The First Fault Lines in the Great Tax Shift
Yesterday, the Senate passed House Bill 82 that would reduce the Earned Income Tax Credit from 5% of the federal credit to 4.5%. The reduction will impact more than 900,000 working families who earn low-incomes and pay taxes. This decision occurs at the same time policymakers are maintaining tax policies that benefit the wealthiest taxpayers and provide no broader economic benefit.
While this type of bill is entered every session in order to make decisions about how the state tax code will align with the federal tax changes made in the past year, policymakers made some telling decisions in this one. First, policymakers reduced the Earned Income Tax Credit in order to offset the cost of improvements to the credit that were extended in 2012. Improvements that the state has conformed to in the years since many of those improvements passed under the Bush administration. Second, policymakers decided to conform to a more costly federal tax change that would put in place a higher income threshold on limiting itemized deduction, which will mostly benefit higher income taxpayers.
On the floor of the Senate, an amendment that would have capped a costly and ineffective business tax deduction passed in 2011 so that taxpayers earning more than $500,000 could not deduct their first $50,000 in pass through business income failed. That amendment would have eliminated the Earned Income Tax Credit reduction, roughly paying for the improvements to the credit for working families by capping the deduction to benefit only taxpayers with less than half a million in income. Such a cap would have also gotten the business tax exemption closer to targeting those that policymakers who proposed the original legislation claimed to be helping– small businesses.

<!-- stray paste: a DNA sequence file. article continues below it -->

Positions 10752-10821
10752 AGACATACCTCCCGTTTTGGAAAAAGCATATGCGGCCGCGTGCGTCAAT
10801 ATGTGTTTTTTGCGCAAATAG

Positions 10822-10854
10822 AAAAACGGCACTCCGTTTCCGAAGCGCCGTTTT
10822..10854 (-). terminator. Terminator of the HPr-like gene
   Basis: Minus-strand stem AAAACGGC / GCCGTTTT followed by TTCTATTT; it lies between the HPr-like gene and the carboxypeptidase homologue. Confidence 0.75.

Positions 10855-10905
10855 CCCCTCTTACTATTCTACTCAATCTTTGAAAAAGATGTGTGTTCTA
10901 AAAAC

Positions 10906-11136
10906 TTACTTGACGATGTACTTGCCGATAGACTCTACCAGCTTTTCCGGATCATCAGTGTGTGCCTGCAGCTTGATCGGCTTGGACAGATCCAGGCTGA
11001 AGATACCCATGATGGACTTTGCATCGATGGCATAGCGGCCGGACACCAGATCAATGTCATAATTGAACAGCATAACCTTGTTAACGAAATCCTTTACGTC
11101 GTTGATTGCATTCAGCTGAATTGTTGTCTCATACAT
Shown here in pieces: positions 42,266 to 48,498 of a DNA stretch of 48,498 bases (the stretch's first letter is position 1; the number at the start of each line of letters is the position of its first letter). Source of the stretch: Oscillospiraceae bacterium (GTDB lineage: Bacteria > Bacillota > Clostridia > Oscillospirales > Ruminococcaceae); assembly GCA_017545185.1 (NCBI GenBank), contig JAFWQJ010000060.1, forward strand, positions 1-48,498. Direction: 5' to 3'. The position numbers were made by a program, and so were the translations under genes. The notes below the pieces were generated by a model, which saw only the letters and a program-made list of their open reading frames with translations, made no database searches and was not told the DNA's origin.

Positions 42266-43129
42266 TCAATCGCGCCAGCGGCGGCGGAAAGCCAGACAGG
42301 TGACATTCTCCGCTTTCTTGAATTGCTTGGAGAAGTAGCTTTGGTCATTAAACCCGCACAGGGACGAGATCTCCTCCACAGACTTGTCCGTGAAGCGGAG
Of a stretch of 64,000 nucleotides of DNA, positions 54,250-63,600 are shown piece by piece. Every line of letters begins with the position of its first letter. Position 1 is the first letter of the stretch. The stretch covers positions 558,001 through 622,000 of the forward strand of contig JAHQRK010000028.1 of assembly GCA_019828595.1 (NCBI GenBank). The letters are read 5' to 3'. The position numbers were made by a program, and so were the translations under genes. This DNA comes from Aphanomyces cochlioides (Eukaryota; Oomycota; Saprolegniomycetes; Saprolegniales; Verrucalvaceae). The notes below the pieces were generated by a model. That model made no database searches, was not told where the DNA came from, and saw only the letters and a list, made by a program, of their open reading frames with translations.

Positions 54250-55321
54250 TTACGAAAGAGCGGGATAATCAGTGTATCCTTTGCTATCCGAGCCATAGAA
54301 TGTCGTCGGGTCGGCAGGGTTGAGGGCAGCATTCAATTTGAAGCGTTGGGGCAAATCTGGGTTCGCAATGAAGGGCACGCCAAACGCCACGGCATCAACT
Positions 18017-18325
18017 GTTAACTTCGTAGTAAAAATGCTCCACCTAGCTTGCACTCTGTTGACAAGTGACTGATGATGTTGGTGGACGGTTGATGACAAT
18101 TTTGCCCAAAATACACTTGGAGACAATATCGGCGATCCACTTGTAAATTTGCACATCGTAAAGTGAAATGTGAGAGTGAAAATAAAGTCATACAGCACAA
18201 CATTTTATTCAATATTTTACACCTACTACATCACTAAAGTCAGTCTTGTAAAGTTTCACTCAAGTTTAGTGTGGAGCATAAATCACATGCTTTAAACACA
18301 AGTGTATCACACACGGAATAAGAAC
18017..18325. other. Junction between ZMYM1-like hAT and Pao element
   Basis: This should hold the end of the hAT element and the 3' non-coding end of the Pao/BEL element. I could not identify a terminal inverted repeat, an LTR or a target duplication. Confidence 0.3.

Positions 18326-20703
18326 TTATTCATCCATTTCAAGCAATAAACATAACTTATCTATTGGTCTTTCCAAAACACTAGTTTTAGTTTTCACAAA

In the first movements on tax policy this session, it is clear that policymakers shifted the tax load to low-income working families.